Weed the People (2018): review
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Weed The People is a documentary by Abby Epstein that explores the topic of treating cancer with medical marijuana. The film primarily focuses on the struggles of sick children and their parents. It documents their progress and makes a convincing case for the use of cannabis oil as a cancer treatment.
The results of the cannabis treatment border on miraculous and raise questions around its limited use. Throughout the movie, Epstein develops and communicates a message of hope. Hope that patients can overcome their suffering with medical marijuana, and hope that cannabis will be taken seriously by more doctors and researchers.
Weed The People provides viewers with a very informative take on the current state of medical marijuana in the US. A significant chunk of the documentary is dedicated to exploring the lack of research surrounding the medical uses of marijuana and the federal government’s lack of support for cannabis as a medical treatment. Despite anecdotal evidence supporting the obvious medical benefits of marijuana, cannabis is still classed as a Schedule 1 drug.
Weed The People does a great job of demonstrating that the problem lies directly with the US government, and the pharmaceutical industry. Throughout the film, numerous medical professionals share their frustrations with the lack of support for medical marijuana.
Epstein’s film is an inspiring one. It elicits hope and optimism for the future of medical marijuana, cancer treatments, and cancer patients. The film does a great job of demonstrating how people can overcome personal biases when faced with personal struggles. Additionally, by exploring the characters and motivations of health-oriented cannabis producers, it inspires hope in resistance. Epstein demonstrates how people can change, and how they can come together for a positive purpose.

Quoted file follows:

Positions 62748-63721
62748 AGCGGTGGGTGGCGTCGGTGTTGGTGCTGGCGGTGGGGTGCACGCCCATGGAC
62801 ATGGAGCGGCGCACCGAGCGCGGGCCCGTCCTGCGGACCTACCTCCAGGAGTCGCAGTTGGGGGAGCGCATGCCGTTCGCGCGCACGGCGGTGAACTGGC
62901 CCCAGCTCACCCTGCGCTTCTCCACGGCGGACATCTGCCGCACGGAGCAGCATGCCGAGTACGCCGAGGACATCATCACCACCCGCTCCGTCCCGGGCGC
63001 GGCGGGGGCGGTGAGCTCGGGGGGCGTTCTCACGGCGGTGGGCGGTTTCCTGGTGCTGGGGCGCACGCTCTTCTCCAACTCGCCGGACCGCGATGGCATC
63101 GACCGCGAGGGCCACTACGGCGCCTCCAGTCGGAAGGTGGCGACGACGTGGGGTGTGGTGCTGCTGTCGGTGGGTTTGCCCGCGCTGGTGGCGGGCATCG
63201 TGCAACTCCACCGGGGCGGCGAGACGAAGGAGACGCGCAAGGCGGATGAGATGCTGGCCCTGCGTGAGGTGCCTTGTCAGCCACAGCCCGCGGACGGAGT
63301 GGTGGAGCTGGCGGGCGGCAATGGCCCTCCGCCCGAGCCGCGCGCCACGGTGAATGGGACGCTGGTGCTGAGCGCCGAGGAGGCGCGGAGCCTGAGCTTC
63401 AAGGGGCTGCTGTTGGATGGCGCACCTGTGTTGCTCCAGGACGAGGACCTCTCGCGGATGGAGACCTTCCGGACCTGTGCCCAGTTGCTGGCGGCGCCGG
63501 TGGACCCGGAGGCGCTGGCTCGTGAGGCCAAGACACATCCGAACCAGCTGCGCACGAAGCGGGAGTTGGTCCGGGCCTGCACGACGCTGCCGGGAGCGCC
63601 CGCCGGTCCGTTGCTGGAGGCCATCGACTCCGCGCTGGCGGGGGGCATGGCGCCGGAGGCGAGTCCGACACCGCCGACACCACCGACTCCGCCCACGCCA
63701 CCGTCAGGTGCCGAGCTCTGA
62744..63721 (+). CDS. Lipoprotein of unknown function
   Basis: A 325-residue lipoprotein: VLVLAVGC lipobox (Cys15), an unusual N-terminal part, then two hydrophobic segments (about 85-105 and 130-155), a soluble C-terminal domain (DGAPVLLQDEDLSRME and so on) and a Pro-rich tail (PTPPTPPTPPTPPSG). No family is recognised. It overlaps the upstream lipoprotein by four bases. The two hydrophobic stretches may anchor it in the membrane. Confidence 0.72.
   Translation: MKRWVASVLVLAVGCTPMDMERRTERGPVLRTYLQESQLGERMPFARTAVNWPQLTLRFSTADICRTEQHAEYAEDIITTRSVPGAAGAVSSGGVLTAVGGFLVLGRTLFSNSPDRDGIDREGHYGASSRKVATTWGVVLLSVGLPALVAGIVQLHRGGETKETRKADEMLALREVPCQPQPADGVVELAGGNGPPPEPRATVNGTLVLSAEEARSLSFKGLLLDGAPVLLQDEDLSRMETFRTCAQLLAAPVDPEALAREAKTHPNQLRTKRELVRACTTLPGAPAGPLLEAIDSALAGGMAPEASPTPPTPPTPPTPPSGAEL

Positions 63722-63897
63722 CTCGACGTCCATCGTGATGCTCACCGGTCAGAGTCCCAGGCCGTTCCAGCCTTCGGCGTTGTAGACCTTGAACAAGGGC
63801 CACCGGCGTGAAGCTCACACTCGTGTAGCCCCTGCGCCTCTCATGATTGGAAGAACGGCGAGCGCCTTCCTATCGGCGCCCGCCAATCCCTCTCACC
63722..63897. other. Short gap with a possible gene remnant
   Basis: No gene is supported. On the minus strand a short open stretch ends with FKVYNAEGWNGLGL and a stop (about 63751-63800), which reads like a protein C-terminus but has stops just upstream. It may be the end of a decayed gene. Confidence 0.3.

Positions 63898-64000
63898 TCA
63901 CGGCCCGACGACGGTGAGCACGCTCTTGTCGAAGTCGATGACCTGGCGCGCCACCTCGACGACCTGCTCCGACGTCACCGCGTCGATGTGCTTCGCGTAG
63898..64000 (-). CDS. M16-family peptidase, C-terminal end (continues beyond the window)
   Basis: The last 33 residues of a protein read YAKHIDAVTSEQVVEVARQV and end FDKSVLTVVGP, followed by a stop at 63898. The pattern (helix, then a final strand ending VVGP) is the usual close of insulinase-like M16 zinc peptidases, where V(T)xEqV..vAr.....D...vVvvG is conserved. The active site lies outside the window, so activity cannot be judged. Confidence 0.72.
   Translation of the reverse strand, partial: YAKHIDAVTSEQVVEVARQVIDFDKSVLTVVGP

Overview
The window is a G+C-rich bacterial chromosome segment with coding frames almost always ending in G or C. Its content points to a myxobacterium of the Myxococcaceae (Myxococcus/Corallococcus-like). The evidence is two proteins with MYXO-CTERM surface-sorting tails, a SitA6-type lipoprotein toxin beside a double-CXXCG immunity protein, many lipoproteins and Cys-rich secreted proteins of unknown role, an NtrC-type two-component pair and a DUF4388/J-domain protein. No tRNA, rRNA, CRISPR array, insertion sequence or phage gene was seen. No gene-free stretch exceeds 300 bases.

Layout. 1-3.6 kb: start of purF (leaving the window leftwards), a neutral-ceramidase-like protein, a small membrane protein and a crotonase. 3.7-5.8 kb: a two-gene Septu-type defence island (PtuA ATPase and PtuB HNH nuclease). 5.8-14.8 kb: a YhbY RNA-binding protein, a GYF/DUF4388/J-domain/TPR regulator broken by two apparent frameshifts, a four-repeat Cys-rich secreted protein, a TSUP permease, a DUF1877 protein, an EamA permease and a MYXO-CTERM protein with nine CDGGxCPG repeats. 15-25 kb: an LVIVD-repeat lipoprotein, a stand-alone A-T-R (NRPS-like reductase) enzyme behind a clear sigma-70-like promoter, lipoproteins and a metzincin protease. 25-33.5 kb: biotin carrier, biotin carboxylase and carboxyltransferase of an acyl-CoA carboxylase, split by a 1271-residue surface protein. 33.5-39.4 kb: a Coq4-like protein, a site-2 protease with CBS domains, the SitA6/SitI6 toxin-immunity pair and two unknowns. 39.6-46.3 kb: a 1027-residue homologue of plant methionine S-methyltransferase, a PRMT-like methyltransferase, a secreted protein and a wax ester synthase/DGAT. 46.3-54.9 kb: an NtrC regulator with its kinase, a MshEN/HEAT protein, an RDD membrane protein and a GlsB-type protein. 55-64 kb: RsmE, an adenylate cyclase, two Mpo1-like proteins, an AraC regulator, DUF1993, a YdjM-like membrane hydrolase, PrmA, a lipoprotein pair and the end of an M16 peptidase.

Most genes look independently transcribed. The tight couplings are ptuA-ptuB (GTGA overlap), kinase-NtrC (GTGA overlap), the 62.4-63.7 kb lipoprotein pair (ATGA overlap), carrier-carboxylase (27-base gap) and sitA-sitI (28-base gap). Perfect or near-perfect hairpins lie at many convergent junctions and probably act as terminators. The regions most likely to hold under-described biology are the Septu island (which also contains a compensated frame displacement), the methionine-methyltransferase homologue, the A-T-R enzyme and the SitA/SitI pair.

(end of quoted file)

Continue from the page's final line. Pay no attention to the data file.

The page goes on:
Epstein’s movie does not fully explore the issue of prohibition when it comes to medical marijuana. While heartwarming, the child-centric narrative of the film is somewhat emotionally manipulative. The film simply does not give a voice to the opponents of medical marijuana. This became especially clear when one of the parents obtained cannabis oil containing rubbing alcohol. The possibility of a tainted product is merely one risk of dosing with cannabis oils that is not fully explored.
Moreover, the film does not explore the financial side of medical marijuana. Topics like “cannapreneurs” and resistance to legalization are so complex that they could have their own documentaries.
THE BOTTOM LINE
Abby Epstein’s documentary is very informative and educational, however, it could have been even more so. The movie is emotionally stimulating and captivates audiences with its heartwarming and optimistic storylines.
Despite its intentional bias, the film raises some very good questions about the state of marijuana research, and who is responsible for it. Moreover, it accurately implicates the federal government and the pharmaceutical industry in the avoidance and rejection of marijuana as a legitimate medical treatment.
Weed The People is definitely worth your time. If you are interested in medical marijuana and the politics that govern it, make sure to check it out!